Aims and Scope

The Open Cardiovascular Medicine Journal is an open access online journal which publishes research articles, reviews/mini-reviews, case studies, short communications/letters and guest edited thematic issues on the understanding of scientific advances in the field of cardiovascular medicine, written and reviewed by globally recognized experts. Manuscripts on range of topics including cardiac and circulatory system disorders, heart failure, cardiac surgery and pharmacological treatment, arrhythmias, pacing and cellular electrophysiology, atrial fibrillation, vascular and lymphatic research and other related fields are considered for publication.


The Open Cardiovascular Medicine Journal, a peer-reviewed journal, is an important and reliable source of current information on developments in the field. The emphasis will be on publishing quality papers rapidly and freely available to researchers worldwide.


Recent Articles

Primary Non-adherence to Treatment with New Oral Anticoagulants: The Results of a Prospective Observational Study «ANTEY»

Sergey Martsevich, Yulia Lukina, Natalia Kutishenko

Aim:

To assess the main characteristics of patients with non-valvular Atrial Fibrillation (AF) who are initially non-adherent to New Oral Anticoagulants (NOAC), and to identify factors associated with this version of non-adherence.

Materials and Methods:

The ANTEY study included 201 patients with non-valvular AF, who had indications and without contraindications for NOAC treatment. The patients had previously been advised to take oral anticoagulants but they did not comply with all medical recommendations. The observation period was 1 year, during which 2 in-person visits were performed: an inclusion visit (V0) and a visit (V1), as well as 1 telephone contact/follow up (FU); the interval between contacts was 6 months. All patients were recommended to take the NOAC by decision of the physician. During the V0, V1 and FU visits, the “National Society for Evidence-Based Pharmacotherapy (NSEPh) Adherence Scale” questionnaire was used to assess overall adherence and associated factors. 15 (7.5%) patients had not started NOAC therapy by the end of the study (primary non-adherent patients). Their characteristics are analysed in this work.

Results:

The main reasons for primary non-adherence to NOAC were high cost (33.3%), fears of adverse effects (AE) (33.3%), doubts about the need for treatment (13.3%) and the complex therapy regimen (13.3%). In the group of primary non-adherent patients in comparison with the rest of the patients there were significantly more patients with 1 point according to CHADS2VASc (20% and 2.2%, respectively, p = 0.029) and patients with 3 points according to HAS-BLED (33.3% and 9.1%, respectively, p = 0.006); they took antiplatelet drugs more often 73.3% versus 21.5%, respectively (p = 0.001). Full employment at work (OR = 5.2; CI95% [1.5; 18.1], p = 0.009), history of quitting smoking (OR = 5.1; CI95% [1.5; 17.0], p = 0,008), the presence of any pharmacotherapy AE (OR = 4.0; CI95% [1.01; 16.0], p = 0.048) increased the chance of primary non-adherence to NOAC by 4-5 times.

Conclusion:

The most vulnerable in relation to initiation of NOAC therapy for the prevention of thromboembolic complications in AF are those patients who continue to work or have any pharmacotherapy AE. The leading factors preventing the initiation of NOAC administration are their high cost, fear of the development of AE from the therapy, and patients’ doubts about the need for treatment with these drugs. The clinical trial registration number is NCT 03790917.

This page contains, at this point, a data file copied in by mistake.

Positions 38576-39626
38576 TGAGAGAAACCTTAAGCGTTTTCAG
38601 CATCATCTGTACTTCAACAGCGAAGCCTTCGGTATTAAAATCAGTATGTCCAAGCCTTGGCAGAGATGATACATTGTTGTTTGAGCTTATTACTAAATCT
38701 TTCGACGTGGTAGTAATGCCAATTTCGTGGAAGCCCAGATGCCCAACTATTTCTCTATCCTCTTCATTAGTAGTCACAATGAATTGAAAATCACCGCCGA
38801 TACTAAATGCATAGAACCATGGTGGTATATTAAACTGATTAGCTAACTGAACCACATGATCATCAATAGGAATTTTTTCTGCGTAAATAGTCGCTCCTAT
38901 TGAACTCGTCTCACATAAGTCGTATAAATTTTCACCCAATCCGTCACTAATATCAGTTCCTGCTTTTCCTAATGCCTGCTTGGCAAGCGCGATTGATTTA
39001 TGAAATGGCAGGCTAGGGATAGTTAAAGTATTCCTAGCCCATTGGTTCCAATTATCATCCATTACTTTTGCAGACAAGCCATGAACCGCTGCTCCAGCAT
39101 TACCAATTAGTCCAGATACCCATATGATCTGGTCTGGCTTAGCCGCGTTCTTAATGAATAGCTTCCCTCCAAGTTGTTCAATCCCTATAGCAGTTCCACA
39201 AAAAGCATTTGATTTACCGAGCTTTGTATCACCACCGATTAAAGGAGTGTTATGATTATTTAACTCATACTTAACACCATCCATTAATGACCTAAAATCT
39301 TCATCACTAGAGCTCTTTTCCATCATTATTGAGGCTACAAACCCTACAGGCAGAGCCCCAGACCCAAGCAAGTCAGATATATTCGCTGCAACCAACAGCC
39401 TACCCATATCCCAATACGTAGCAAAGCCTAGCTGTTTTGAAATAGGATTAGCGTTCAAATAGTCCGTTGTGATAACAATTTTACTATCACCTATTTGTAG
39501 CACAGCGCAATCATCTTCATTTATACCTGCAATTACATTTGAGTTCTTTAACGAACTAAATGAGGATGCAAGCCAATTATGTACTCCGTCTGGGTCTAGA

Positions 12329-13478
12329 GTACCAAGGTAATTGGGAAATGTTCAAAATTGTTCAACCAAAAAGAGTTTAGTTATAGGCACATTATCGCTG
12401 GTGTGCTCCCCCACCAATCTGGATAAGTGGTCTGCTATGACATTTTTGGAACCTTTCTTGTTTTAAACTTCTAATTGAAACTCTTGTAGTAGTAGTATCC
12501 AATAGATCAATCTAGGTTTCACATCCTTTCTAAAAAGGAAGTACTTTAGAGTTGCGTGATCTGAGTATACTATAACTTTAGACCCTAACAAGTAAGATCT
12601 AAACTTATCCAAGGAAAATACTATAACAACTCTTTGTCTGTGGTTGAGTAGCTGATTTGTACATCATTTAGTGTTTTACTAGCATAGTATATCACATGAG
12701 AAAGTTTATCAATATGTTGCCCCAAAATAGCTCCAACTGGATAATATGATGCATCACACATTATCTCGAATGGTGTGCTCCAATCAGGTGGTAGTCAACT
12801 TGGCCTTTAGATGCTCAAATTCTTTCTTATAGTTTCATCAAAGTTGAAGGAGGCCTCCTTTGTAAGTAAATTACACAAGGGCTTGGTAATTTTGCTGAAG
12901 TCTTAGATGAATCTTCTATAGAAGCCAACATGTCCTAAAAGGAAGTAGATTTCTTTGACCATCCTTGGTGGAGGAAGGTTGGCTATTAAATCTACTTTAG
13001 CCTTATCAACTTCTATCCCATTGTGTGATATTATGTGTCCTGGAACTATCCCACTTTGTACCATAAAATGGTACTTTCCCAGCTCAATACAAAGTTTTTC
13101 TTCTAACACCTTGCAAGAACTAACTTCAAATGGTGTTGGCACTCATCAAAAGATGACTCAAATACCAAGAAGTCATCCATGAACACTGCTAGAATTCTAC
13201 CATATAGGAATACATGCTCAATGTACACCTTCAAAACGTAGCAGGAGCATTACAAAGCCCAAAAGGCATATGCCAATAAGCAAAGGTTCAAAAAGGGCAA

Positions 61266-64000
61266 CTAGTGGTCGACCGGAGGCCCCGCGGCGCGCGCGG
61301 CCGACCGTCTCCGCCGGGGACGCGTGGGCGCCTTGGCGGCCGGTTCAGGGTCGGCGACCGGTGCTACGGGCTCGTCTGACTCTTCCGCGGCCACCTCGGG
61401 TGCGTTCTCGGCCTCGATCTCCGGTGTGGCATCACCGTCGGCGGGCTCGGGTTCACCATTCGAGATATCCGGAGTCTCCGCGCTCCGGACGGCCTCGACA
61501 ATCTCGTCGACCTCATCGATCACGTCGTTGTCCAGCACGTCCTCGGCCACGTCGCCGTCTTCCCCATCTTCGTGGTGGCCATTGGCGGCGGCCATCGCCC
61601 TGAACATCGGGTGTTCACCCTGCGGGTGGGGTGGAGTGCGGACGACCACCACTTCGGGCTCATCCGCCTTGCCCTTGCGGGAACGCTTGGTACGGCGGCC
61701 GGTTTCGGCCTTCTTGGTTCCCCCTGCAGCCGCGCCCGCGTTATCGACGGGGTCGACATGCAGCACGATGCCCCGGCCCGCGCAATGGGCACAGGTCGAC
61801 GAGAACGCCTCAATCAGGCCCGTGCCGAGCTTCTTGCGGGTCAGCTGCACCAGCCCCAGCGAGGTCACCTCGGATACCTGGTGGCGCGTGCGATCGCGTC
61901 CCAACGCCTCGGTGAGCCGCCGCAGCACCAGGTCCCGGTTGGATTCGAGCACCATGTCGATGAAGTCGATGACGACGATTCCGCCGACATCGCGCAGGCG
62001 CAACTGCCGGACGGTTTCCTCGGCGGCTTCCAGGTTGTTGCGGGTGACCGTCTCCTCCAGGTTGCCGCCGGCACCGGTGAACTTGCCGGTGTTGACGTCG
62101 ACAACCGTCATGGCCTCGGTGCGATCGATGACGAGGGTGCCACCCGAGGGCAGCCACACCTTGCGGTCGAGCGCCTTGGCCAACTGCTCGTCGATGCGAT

November 10, 2021
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Editor's Choice

Feasibility of Telephone-Based Cardiology Consultation: Comparison of Resource Use and Outcomes vs In-Person Consultation

Martin E. Matsumura, Kelly Austin, Yasser Khalil, James C. Blankenship, Bryan Martin

Introduction:

The COVID-19 (Coronavirus infectious disease 2019) pandemic has highlighted the need for alternative modalities to connect with outpatients beyond in-person clinic visits. In the present study, we evaluated the feasibility of a telephone-based teleconsultation cardiology service and compared the use of testing and outcomes between teleconsultation and traditional in-office consultations

Methods:

The study took place prior to the COVID-19 pandemic July 2019 to March 2020. Consult lists were reviewed by a cardiologist for patients appropriate for teleconsultation. Those patients were contacted directly and, if agreeable, a consultation was completed and any required testing was arranged. A series of patients seen in the clinic, matched for a reason for consultation and consulting a cardiologist, were compared in terms of testing frequency and outcomes.

Results:

Of 157 patients who felt appropriate for teleconsultation, 100 (63.7%) were successfully contacted and a teleconsultation was completed. Comparing patients undergoing teleconsultation with a matched series of patients seen in person in the clinic, there were no significant differences in testing utilization or outcomes, including emergency room or hospital admission within 30 days of consultation or death or adverse cardiac events at six months following consultation.

Conclusion:

Telemedicine can be successfully utilized as an alternative to traditional clinic consultation for selected patients needing cardiology consultation. This consultative modality does not appear to lead to utilization of increased testing or decreased quality or patient outcomes. Larger studies are needed to assess this mode of consultation.


August 24, 2021
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